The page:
How I Taught My Teens to Manage Money
I know there are a lot of theories for teaching kids to manage money. And I don’t pretend to be an expert on it. But since I first wrote about this topic in my print column back in late 2010, I have managed to shift what was once a source of conflict between my kids and I -- where I felt like I was being robbed and my kids felt angry and powerless -- into a thriving barter economy where my teens are learning money-management skills I didn't learn until I was well into my twenties. And I am learning that they might be pretty smart when it comes to money.
Here is our story. Do with it what you will.
Once upon a time, shopping with my kids was like going into the marketplace shadowed by the gang of pickpockets that corrupted Oliver Twist. Every contact with my two cunning con artists left my wallet lighter and my defenses sharper. Then I discovered the cure: An allowance. And I don’t mean the pittance I got when I was a kid. I gave each kid a hefty allotment. But with it, they had to buy their own clothes, games, books, music, movies, and haircuts.
Spend it Wisely
The goal was to help them understand the value of a dollar. But setting a fixed amount and letting them manage it, also saved me money and made it possible for me to get control of my budget. But the best part was that we no longer had arguments over money. When they asked if they could buy something, I simply said, “It’s your money. Spend it wisely.” And they did. Each in their own way.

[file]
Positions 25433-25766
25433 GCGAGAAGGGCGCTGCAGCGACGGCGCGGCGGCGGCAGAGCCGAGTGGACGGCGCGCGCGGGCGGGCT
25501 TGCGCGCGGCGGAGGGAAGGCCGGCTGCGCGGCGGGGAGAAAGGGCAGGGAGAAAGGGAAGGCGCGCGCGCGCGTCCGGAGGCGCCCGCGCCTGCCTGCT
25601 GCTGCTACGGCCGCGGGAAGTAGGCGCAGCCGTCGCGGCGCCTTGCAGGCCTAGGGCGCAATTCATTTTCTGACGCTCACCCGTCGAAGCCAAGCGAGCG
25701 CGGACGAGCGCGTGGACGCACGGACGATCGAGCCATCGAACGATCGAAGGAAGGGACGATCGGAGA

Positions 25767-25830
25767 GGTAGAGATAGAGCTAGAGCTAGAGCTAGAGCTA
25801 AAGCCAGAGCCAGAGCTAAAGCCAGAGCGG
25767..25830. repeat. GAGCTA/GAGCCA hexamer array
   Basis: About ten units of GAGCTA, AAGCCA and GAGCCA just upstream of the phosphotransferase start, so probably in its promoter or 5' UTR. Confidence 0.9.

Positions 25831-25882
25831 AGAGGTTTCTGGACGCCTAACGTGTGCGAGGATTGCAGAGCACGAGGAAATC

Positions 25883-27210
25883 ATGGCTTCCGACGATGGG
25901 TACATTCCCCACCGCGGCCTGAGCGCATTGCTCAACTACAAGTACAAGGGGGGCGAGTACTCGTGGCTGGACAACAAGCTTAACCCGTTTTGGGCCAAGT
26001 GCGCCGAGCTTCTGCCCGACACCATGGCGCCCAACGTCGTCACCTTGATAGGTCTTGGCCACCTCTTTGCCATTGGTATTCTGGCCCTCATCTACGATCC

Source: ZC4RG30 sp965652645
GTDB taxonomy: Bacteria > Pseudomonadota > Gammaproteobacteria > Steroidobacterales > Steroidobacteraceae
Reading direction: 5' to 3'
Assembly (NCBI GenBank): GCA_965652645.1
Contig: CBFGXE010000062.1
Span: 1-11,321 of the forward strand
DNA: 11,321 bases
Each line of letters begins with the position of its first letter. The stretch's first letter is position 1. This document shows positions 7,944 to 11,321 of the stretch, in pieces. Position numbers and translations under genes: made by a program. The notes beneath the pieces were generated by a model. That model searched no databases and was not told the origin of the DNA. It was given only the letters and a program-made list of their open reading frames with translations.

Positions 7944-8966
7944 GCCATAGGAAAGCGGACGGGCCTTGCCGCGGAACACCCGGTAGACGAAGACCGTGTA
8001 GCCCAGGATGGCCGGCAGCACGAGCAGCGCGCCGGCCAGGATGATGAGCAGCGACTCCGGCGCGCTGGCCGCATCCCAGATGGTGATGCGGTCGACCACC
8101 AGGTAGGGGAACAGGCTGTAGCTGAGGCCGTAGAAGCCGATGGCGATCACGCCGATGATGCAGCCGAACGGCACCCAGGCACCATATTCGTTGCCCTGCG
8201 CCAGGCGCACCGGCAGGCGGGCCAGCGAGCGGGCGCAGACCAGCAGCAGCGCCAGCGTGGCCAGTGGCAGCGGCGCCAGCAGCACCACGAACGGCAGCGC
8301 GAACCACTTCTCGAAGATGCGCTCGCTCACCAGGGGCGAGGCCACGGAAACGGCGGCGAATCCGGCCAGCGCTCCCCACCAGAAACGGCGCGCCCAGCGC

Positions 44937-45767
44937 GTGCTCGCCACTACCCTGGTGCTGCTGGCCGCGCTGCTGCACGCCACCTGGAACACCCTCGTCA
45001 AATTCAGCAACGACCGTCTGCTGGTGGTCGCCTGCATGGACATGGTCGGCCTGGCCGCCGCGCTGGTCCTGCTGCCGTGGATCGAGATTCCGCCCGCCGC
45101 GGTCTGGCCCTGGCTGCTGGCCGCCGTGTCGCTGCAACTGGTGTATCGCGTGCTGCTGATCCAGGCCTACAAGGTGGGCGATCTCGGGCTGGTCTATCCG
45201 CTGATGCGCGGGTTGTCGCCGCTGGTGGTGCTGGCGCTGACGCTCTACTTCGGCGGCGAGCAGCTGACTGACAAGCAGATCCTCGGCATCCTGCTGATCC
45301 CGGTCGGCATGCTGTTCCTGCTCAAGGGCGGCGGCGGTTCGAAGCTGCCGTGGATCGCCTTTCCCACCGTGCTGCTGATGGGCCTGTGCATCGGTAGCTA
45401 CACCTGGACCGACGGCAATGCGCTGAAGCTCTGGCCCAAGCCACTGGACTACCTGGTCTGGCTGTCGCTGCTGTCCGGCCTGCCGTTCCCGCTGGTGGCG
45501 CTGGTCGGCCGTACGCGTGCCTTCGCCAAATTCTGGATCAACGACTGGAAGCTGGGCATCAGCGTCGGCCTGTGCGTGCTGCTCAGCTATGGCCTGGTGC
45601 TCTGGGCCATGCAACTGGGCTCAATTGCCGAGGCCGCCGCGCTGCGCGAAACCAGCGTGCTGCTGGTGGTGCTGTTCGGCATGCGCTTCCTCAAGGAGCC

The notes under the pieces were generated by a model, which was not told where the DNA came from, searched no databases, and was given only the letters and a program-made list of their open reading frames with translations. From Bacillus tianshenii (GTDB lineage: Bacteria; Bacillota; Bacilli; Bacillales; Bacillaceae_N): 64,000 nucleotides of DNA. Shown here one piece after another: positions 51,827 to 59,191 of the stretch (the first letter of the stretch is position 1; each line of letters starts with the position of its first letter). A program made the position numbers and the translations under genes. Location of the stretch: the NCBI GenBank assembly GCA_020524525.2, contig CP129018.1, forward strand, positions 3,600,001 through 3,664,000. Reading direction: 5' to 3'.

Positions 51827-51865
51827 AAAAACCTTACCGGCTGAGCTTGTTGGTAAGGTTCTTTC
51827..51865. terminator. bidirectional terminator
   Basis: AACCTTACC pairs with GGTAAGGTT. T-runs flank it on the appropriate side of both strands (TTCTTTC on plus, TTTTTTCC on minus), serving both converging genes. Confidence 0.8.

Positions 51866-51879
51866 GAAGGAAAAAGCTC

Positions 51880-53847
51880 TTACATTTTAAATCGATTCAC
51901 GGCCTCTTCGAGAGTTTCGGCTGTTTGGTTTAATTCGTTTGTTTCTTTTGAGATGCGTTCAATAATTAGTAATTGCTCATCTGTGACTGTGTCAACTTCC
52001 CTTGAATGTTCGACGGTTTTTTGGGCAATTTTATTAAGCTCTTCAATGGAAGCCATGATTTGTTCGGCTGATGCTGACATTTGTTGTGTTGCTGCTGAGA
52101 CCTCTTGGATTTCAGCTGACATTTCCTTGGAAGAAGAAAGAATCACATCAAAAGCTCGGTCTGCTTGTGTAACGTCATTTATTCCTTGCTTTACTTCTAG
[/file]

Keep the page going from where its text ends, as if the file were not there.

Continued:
I started this system a couple of years ago. And it has been fascinating to watch two financial personalities emerge. At first, Ava (then 11) blew every cent the minute she got it. Then she would regret it. Over time she learned to weigh impulses against needs and learn from her mistakes. “Wow!” She told me, adorned with cute jewelry and chomping candy. “I really went on a shopping spree!” She was completely broke and could not afford to go to the movies with a friend but she knew better than to ask me to kick in. “It was fun,” she said. “But I’ll slow down next month.”
Her brother Cole was not such a quick study. He hoarded his money, refusing to spend a dime. He stopped cutting his hair. His clothes got shabby. And the only time he got candy was when Ava took pity on him. Who knew Ebeneezer Scrooge was living inside my teen?
Once they could handle cash (in their own ways), I moved to digital allowances. I got them both PayPal student accounts. (There are other options, though. See below.) Instead of handing out cash, I loaded their allowance directly from my bank account to the prepaid MasterCards issued by PayPal. If they lose those cards, they haven’t lost any cash. No one can rob them unless they give out their PIN. They can log on or use an app on their phone to see exactly where their money went. And they can have current balances and recent transactions texted to their phones.
Also, they can shop online this way. And, it turns out, online is where they both like to shop. My daughter is a bargain shopper (like mother, like daughter) and buys the designer clothes she craves at a huge discount at 6pm.com. My son, who still hates to pay for a haircut or new clothes (though he does it now that he’s in high school) has no such hesitation when it comes to buying online games, movies, and music.
The digital way is preferable for me, too. Not only can I give them an allowance via a Web site or mobile app. But I can pay them instantly in small increments via text.